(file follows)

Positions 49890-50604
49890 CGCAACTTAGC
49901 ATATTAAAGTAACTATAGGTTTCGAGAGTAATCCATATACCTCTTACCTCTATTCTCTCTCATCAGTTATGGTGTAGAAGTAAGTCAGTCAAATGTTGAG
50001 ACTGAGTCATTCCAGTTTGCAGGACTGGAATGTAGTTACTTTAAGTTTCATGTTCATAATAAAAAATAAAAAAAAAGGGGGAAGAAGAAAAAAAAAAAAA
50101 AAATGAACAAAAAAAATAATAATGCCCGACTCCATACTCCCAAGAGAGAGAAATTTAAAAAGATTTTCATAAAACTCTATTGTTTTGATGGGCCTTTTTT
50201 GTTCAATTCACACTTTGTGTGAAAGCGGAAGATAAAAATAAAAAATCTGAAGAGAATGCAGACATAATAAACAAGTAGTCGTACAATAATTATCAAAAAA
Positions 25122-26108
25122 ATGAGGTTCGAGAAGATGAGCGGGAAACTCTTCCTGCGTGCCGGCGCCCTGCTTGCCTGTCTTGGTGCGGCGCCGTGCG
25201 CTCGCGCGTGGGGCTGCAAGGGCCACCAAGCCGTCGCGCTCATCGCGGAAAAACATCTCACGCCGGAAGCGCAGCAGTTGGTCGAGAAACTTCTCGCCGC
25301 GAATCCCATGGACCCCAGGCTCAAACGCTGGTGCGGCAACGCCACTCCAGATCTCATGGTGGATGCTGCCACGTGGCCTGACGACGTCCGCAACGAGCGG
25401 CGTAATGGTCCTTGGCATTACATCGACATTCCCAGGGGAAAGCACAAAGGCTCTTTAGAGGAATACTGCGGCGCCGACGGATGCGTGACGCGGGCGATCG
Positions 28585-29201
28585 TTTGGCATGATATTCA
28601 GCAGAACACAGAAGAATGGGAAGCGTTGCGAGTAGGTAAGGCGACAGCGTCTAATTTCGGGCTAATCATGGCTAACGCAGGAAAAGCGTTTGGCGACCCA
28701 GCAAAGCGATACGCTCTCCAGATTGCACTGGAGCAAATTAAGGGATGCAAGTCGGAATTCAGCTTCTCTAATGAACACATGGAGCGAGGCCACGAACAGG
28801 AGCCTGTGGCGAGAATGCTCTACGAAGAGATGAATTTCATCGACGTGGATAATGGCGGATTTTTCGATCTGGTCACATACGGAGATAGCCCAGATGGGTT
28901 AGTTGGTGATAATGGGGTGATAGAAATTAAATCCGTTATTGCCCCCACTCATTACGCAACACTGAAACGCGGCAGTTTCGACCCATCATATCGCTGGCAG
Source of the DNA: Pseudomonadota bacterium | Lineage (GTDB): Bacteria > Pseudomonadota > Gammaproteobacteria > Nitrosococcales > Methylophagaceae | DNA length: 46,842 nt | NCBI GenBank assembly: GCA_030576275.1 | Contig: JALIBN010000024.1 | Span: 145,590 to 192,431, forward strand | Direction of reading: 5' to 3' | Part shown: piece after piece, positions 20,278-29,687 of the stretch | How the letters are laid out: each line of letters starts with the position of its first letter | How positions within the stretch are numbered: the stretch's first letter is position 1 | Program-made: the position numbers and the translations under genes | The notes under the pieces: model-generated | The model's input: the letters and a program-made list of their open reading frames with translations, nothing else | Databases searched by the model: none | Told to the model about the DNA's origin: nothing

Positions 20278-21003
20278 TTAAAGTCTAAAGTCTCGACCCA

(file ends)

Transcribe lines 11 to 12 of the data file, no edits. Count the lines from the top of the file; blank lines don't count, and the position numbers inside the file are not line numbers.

25401 CGTAATGGTCCTTGGCATTACATCGACATTCCCAGGGGAAAGCACAAAGGCTCTTTAGAGGAATACTGCGGCGCCGACGGATGCGTGACGCGGGCGATCG
Positions 28585-29201